In April 2016 I participated in Creative Sprint. Those who are up for the challenge are sent a prompt by email each day. For 30 days we make something new everyday and share it on social media with one another.
During the sprint, I decided to continue making something every day and got hold of the Creative Sprint leader Noah Scalin’s book 365: A daily creative journal.
I started by making something out of sticky notes each day. I wanted to keep it simple, fun and not too daunting while I’m putting a lot of hard work into my other art work.
I know from studying jewellery at art school that small is not always easier, but being bound to a relatively small scale means less labour. I’m someone who tends to make ridiculously labour intensive art so I definitely need a labour limit!
Other advantages: I can carry a sticky note anywhere, they are relatively cheap and I already have lots of materials to use with them. I’m interested to explore the possibilities within this small scale.
Sometimes I still make some thing out of sticky notes. Sometimes I make some thing else. I go where the momentum is taking me at that time. It’s interesting to see the cycles in my creative process.
Sometimes I’m inspired by the prompts in the book. Other times I make something just because I get the idea to do it. Basically, it is just about making some thing every single day so that you generate momentum.
My daily making project is being documented on Instagram, Facebook and Twitter.
When I opened an Etsy shop I found myself in an unexpected new world.
One of the things that I had no idea existed was Etsy “teams”. Etsy teams are groups of online shop owners that communicate with one another within a forum type format. A team can be based around location or a type craft or particular interest or pretty much anything.
The idea is that you band together to promote one another’s Etsy shops and items for sale on various social media platforms, as well as help one another to learn and refine the various aspects of running a quality Etsy shop.
I became an active member of two particular Etsy teams:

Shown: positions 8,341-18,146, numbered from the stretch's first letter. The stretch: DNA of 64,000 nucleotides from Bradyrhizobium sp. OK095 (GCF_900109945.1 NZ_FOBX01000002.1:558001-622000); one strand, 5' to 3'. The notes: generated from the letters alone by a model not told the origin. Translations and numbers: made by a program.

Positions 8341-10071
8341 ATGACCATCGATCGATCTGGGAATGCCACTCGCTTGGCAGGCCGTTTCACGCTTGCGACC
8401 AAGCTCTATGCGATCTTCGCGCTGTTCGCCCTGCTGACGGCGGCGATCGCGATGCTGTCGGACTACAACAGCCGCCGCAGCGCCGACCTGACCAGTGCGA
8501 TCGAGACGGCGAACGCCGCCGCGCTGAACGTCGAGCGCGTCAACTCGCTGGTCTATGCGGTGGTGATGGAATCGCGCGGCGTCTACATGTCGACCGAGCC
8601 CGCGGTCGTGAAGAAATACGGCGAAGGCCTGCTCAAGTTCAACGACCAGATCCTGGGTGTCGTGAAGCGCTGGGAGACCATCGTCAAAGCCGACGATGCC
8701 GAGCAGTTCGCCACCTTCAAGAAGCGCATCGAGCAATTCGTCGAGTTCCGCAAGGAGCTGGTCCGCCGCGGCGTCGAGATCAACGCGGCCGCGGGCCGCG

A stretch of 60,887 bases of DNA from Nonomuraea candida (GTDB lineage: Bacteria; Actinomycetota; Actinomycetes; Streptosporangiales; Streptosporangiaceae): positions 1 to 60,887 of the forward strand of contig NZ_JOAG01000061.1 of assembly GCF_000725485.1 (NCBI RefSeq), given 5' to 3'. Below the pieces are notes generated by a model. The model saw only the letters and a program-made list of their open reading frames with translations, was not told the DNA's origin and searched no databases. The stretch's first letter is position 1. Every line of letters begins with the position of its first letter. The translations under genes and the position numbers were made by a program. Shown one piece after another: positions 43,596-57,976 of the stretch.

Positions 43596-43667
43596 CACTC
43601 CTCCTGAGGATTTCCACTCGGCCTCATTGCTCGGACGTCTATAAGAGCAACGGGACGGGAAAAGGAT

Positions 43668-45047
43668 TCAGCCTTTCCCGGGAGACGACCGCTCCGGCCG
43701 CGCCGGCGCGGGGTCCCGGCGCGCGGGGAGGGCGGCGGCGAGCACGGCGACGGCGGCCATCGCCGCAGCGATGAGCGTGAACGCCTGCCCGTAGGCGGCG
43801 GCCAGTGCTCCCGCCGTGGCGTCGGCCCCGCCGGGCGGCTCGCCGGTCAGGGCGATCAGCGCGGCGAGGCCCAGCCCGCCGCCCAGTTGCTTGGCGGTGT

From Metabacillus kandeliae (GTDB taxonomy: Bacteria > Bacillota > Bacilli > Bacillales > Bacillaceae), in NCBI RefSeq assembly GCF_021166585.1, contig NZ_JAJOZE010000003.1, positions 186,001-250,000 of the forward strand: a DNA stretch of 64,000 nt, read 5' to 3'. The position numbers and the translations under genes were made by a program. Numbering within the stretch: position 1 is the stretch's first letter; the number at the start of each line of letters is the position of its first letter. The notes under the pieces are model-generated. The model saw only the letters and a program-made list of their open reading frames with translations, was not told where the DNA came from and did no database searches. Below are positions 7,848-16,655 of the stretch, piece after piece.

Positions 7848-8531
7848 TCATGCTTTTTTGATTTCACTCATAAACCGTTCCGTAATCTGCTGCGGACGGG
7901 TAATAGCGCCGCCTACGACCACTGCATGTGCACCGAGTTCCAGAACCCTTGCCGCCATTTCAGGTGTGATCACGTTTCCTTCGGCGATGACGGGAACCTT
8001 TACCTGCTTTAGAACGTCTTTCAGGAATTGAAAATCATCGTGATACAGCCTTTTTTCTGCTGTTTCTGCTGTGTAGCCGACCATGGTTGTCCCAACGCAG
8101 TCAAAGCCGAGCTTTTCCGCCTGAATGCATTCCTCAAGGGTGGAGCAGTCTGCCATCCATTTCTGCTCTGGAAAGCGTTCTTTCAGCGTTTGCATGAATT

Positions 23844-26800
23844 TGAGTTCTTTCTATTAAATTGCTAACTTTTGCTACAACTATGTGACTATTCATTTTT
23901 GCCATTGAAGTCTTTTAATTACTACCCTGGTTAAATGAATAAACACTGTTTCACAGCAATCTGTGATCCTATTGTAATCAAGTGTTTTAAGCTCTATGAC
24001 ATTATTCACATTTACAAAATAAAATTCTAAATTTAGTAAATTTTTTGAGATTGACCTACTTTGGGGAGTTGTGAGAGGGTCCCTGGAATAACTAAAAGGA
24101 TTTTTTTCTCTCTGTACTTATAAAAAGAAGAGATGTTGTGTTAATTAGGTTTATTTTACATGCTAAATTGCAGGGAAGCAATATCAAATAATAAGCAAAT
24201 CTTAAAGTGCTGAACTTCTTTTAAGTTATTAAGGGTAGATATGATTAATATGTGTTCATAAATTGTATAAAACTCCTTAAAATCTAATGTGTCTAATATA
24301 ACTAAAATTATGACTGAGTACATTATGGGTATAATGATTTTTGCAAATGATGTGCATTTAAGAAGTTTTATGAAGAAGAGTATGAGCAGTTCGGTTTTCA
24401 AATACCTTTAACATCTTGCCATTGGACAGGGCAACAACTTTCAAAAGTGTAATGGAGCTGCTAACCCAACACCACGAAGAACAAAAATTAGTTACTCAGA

- Australian Wandarrah
As per the team blog “the Australian Wandarrah Team is Etsy’s largest Australia/New Zealand based team, with over 2000 members. The team was created in March 2011, and we are a base for sellers and shoppers to meet, share, support and encourage each other.” I observed the quality of items sold and the way that they are presented to be of a high standard in the team. Through this team, I’ve gotten to know friendly and supportive makers of many different types of crafts from around my country and across the Tasman sea.
- Rainbow Artists
A particularly vibrant and eclectic team, Rainbow artist’s hail from all corners of the globe and make all sorts of items. I never came across another team like it – there was no obvious specific thing that everyone had in common. What I think holds the group together is a sense of authenticity and genuineness. The other thing that holds it together is Debbie, the team captain and the team leaders who do a truck load of work for the team.
I was curious to know more about the people behind the shops in these Etsy teams. Where do they live? Where do they make their craft? Why do they make the things that they do?
Below are links to the interviews that I completed with fellow crafters:
Emma and Ivan
These interviews were originally posted on either the Australian Wandarrah team website here or the Rainbow Artists team blog here.